Thai PM Prayut Chan-O-Cha says brother could be new army chief

Bangkok: Thailand’s junta leader Prayut Chan-O-Cha has said he may appoint his brother as the country’s next army chief, one of the most powerful jobs in the coup-prone kingdom.

Prayut, who is now prime minister, was the army chief last May when he seized power from an elected government which opponents had decried as corrupt and nepotistic. He defended the consideration of his sibling Preecha Chan-O-Cha, currently serving as an assistant army chief, for the top job. Thailand’s defence ministry is shortly due to submit its recommended candidate for the job with Prayut’s endorsement for Preecha and the other assistant army chief, Teerachai Nakvanich, the only two applicants.

“Why is it a problem that he is my younger brother?” Prayut told reporters in Bangkok yesterday when asked about the possibility of his sibling winning the role. The position is pivotal in a country where the army plays a key political role — Thailand has seen long stretches of military rule with 19 successful or attempted coups. “Why would his appointment be damaging?” Prayut said in his trademark rhetorical style. “He’s never asked me for any favours. He’s worked his way up himself,” added the premier, dismissing speculation of a counter coup in revolt at Preecha’s appointment.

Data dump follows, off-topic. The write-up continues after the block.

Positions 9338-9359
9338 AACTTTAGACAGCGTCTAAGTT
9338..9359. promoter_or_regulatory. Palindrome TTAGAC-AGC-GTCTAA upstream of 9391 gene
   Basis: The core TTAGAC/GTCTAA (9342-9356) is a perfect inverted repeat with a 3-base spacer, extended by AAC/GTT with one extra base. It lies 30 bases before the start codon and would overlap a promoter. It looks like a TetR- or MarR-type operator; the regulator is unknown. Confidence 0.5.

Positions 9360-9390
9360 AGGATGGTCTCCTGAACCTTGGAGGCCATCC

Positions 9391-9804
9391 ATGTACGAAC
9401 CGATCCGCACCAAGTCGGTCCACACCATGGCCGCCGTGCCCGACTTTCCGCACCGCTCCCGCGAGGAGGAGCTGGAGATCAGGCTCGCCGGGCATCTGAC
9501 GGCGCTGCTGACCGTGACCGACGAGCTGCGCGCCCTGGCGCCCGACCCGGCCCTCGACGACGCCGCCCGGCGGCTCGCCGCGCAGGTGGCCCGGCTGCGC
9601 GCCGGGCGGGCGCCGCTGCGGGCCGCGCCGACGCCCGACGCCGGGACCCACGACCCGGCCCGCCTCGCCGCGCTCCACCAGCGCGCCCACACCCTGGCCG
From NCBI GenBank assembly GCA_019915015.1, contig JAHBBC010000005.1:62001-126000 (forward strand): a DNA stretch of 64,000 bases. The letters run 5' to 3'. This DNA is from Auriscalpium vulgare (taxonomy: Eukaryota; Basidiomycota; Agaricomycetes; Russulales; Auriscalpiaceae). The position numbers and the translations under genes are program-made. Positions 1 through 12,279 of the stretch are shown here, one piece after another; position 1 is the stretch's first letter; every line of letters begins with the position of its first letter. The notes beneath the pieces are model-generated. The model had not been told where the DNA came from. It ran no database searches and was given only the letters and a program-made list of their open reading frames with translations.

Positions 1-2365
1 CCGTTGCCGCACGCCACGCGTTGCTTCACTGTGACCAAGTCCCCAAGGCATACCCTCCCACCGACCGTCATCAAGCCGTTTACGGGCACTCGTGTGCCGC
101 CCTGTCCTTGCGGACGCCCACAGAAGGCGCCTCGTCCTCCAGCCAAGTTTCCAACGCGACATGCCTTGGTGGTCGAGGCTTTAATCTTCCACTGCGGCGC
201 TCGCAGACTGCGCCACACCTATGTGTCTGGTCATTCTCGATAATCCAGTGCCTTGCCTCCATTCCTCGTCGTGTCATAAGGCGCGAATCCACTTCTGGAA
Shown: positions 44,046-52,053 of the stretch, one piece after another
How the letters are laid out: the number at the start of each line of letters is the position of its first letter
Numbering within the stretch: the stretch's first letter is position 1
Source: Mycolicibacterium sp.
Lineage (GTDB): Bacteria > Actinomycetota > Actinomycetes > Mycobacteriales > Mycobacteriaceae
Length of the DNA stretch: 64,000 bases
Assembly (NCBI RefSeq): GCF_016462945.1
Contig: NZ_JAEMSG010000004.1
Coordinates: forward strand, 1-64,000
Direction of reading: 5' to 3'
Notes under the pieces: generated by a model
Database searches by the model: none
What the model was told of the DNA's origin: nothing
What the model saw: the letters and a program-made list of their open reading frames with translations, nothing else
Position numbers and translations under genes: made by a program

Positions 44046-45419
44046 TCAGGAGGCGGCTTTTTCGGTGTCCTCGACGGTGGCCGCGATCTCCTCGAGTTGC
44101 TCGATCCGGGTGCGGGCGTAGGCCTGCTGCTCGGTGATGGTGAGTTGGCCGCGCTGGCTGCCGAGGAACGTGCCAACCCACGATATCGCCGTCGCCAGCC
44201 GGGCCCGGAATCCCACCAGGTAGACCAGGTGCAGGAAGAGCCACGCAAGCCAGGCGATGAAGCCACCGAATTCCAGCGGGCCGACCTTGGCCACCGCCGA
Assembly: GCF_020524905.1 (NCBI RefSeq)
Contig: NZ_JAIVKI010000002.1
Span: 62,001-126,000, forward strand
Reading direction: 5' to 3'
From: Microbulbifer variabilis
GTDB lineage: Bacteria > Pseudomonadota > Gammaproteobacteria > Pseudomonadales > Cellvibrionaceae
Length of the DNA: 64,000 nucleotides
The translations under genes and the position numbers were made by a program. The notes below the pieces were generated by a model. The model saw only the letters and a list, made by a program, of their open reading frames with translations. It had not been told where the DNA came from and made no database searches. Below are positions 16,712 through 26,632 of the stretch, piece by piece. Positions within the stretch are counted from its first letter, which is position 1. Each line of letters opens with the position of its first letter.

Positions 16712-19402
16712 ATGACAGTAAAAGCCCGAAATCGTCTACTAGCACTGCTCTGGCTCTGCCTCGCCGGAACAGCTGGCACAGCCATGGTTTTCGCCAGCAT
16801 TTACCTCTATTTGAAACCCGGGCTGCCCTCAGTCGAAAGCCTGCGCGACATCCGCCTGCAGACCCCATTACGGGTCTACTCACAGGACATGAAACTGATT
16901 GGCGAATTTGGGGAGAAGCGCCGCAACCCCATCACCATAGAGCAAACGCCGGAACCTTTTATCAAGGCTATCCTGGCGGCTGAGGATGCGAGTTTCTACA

“I don’t fear a counter coup. I am happy to hand over power,” he said. An announcement on the new army chief is expected before the end of September when the outgoing leader Udomdej Sitabutr is due to retire. Last May’s coup ended months of often violent protests in Bangkok against the former government of Yingluck Shinawatra and brought with it a flurry of curbs on civil liberties including a ban on political assembly and criticism of junta-rule.

Prayut has said the coup was necessary to restore order but also to excise the kingdom of corruption and cronyism — labels attached to the former governments led by or linked to the divisive Shinawatra family. The power grab was the latest act in an ongoing political saga that has gripped the country for nearly a decade since Yingluck’s older brother and ex-premier Thaksin Shinawatra was toppled by a 2006 coup. The long-running conflict broadly pits the rural and urban working-class supporters of the Shinawatras against the royalist elite bolstered by large sections of the military.

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